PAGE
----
I know I don't see a lot of questions from guys here, but I think that too often we think we lose machismo points for appearing unsure of ourselves. Orgullo is orgullo, but I'm man enough to admit when I need help and smart enough to ask for it.
My situation is delicate. I have been off and on with a woman for over 15 years and reconnected with her very recently. Maybe I wasn't ready before, but I have come to realize that I truly love this woman and want to do it right this time. And this is where I must tread lightly. The problem is that her ex was very abusive, leaving her guarded and overprotective of her hijos. I understand this, but I need to know how I can scale the walls she's put up and assure her she can let her guard down with me? I very much want to be let into their lives. I look forward to your suggestions.
Mr. Right (This Time)
Dear Mr. Right,
First, I want to let you know that due to the very sensitive nature of your question, I'm doing something I've never done here with #Dimelo and making this a two-part response. What follows is part 1.
Now, please let me thank you for your question. Not only am I rooting for you, I think every man who has ever scoffed at showing is softer side needs to drop the machismo and pay attention. There is a very high probability here that every woman reading this column right now just sighed wistfully and placed a hand at her heart. I'm all about celebrating the modern Latina, but I love a good love story and it's so refreshing to know that chivalry and romance still exist. All that being said, your situation is obviously more complex than a simple "But How Do I Get the Girl"? Any situation in which we discuss survivors of domestic violence calls for a sensitivity and and the voice of expertise.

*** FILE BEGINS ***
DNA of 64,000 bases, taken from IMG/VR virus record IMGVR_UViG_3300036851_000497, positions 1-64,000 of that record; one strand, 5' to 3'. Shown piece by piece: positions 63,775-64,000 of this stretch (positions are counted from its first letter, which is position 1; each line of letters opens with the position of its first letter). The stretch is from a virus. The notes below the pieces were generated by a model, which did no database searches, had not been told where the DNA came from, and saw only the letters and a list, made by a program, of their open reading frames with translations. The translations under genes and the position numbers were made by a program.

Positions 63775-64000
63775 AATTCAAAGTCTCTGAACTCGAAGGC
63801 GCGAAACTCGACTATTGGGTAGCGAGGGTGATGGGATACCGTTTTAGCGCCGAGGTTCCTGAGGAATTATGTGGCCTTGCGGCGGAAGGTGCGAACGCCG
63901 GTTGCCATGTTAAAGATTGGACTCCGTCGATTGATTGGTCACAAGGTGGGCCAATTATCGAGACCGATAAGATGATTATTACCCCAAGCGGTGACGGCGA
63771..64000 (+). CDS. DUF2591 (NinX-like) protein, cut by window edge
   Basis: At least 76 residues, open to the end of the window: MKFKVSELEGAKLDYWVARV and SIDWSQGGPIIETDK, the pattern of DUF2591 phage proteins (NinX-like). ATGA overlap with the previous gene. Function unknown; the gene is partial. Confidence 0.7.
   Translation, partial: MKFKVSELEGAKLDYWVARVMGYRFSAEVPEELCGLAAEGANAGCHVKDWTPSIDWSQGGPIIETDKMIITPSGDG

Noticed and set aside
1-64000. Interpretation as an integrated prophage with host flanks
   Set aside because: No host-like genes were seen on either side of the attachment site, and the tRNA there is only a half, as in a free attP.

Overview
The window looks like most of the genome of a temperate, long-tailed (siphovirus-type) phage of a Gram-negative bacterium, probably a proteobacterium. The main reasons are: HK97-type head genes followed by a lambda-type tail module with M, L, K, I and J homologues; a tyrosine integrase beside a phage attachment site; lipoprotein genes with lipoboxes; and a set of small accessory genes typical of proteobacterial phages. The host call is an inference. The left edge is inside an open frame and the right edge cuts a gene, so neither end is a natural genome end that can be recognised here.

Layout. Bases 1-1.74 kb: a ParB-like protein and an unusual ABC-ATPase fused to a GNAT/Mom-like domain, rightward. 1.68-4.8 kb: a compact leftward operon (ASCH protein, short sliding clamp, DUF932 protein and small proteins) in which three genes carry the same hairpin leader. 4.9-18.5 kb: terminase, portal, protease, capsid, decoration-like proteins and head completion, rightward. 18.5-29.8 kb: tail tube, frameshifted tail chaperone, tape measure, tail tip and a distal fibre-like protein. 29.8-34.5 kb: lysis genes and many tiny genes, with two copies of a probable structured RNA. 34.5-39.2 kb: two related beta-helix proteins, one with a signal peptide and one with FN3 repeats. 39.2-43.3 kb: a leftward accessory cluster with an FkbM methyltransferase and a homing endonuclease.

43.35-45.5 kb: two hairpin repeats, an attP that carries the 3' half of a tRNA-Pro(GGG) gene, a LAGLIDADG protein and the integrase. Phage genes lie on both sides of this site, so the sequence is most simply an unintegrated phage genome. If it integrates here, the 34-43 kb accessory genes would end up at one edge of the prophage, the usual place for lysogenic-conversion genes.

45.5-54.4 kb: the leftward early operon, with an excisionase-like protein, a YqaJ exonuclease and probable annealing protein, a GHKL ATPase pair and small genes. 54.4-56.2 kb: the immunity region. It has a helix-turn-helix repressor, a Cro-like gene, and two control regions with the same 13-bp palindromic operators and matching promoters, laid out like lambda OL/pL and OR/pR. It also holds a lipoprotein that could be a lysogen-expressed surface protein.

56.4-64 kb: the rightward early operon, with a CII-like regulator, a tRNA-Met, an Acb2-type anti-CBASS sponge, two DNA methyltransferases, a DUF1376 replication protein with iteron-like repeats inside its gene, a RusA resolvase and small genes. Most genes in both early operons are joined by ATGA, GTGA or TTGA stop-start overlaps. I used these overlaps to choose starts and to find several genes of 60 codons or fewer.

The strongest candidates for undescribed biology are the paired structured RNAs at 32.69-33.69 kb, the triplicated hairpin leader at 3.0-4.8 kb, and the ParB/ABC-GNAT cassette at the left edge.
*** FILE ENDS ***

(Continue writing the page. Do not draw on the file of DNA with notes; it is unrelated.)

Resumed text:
My friend, Heiddi Zalamar, a bilingual Licensed Mental Health Counselor working with families in East Harlem, New York, had the following to say when I presented your question to her:
"First he needs to acknowledge her concerns as reality. Let her know that he realizes she's suffered, as have the children.
Then he needs to work with her to come up with ideas for family time to meet the kids slowly."
Zalamar also suggests therapy, not only for her, but for you, as well. While you're obviously doing everything you can to tread slowly and ensure you do everything in your power to do right by the woman you love, her painful history is not something than can be ignored. To do that, you need to educate yourself- with the help of a domestic violence therapist, of course, to understand the cycle and understand her triggers.
I have much more to to share with you, Mr. Right, and I wil in next week's #Dimelo column here on Latina. Until then, thank you for the part you are playing in ending the cycle of domestic violence.
Pauline Campos is Latina Magazine's #DIMELO advice columnist. Email her your questions at firstname.lastname@example.org. Connect with her on her blog, www.aspiringmama.com and follow her on twitter: @pauline_campos.